IGEN, INC., Plaintiff-Respondent, v. John P. WHITE, et al., Defendants-Appellants. [And A Third-Party Action].
Order, Supreme Court, New York County (Diane Lebedeff, J.), entered on or about February 13, 1997, which denied defendants' motion for summary judgment, unanimously reversed, on the law, without costs, the motion granted and the complaint dismissed. The Clerk is directed to enter judgment in favor of defendants-appellants dismissing the complaint. Appeal from order, same court and Justice, entered November 6, 1997, which denied defendants' motion for reargument, unanimously dismissed, without costs, as nonappealable.
Plaintiff, the inventor of a technique for producing monoclonal antibodies, seeks to wrest from its former counsel something that, thus far, has eluded it in the marketplace-a monetary return from its patented process.
This action for attorney malpractice arises out of the asserted failure of defendant John P. White, a partner in defendant Cooper & Dunham, to file a patent application on behalf of plaintiff in Europe before the deadline of August 29, 1985. The substance of the complaint dated February 27, 1991 is that defendants failed to advise plaintiff of the consequences of not filing the application, resulting in “the abandonment of all patent rights * * * in those countries recognizing the European Patent Office.” The complaint asserts that plaintiff had been “informed that the aforesaid patent was likely to be extremely valuable in the future” and seeks damages in the amount of $150,000,000.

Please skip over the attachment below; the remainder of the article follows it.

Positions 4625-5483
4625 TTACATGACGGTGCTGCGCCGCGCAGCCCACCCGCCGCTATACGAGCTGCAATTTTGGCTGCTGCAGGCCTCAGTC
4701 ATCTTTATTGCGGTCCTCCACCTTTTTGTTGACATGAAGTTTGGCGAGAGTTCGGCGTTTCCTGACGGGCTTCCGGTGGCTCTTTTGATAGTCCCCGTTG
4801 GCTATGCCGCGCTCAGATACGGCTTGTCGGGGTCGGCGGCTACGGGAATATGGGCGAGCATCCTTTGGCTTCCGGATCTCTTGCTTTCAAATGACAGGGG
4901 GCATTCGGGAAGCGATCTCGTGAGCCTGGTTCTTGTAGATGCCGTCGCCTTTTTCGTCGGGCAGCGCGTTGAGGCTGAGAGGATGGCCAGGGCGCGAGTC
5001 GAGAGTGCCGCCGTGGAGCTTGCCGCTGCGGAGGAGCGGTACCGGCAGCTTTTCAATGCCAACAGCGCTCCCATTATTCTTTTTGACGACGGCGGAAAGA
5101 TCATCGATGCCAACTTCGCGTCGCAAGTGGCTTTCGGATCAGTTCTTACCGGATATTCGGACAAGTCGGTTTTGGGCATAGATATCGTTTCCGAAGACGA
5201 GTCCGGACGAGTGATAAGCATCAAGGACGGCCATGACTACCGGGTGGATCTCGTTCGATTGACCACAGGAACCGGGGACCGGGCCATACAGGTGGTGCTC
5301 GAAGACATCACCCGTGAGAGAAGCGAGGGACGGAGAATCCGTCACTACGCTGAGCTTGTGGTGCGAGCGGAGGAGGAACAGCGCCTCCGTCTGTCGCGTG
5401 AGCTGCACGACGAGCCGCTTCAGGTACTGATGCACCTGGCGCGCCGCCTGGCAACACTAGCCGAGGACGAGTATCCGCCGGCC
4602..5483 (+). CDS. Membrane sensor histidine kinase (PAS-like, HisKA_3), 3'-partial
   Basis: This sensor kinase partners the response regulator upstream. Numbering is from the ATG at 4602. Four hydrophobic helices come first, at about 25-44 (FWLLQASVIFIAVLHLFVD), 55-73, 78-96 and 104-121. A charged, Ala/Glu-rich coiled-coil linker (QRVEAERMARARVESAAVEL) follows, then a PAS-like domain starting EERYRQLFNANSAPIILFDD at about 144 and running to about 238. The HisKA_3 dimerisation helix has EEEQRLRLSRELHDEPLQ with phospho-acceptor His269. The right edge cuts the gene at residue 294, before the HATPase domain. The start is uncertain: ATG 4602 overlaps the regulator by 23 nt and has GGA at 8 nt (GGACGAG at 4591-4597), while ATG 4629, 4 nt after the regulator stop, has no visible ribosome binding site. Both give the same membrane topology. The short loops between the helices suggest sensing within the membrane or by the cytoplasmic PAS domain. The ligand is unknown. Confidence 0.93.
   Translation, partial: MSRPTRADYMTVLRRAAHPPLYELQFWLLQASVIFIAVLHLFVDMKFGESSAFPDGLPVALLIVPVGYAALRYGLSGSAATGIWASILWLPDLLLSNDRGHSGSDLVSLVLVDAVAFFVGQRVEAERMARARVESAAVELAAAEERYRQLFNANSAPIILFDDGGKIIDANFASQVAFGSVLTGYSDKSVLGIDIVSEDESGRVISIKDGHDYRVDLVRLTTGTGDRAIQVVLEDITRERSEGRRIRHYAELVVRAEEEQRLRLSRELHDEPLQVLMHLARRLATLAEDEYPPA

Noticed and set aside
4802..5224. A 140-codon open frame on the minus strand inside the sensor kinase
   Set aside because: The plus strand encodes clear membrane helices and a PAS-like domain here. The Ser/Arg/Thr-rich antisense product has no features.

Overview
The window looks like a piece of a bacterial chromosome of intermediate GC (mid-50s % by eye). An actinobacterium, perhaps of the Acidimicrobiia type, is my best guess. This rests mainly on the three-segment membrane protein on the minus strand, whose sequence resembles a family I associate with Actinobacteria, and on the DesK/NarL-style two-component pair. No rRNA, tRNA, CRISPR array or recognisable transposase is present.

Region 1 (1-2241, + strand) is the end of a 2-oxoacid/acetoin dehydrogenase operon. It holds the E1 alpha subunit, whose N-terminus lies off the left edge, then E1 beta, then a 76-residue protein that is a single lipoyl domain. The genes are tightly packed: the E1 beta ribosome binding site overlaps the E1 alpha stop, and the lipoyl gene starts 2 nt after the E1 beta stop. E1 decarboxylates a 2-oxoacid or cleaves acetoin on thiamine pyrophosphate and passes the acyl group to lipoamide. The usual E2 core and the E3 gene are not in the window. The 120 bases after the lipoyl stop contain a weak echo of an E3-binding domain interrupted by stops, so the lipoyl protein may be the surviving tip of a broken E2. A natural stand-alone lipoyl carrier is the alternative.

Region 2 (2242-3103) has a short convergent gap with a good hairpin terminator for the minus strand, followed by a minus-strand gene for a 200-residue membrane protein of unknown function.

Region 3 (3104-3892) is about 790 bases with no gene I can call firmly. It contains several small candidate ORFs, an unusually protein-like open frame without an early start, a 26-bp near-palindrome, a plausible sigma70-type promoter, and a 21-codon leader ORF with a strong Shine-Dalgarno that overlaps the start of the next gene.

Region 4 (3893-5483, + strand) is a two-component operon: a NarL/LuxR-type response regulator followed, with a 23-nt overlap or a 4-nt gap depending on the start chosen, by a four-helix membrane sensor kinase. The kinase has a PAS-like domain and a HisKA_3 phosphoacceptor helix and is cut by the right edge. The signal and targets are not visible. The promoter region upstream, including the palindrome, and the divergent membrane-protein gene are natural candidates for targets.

Defendant moved to dismiss the complaint. In its moving papers, as on appeal, the law firm alleges that “plaintiff has not incurred any damage by virtue of the purported malpractice of defendants.” Dismissal is sought on the ground that “actual damage from a lawyer's malpractice is an essential element of a legal malpractice claim.”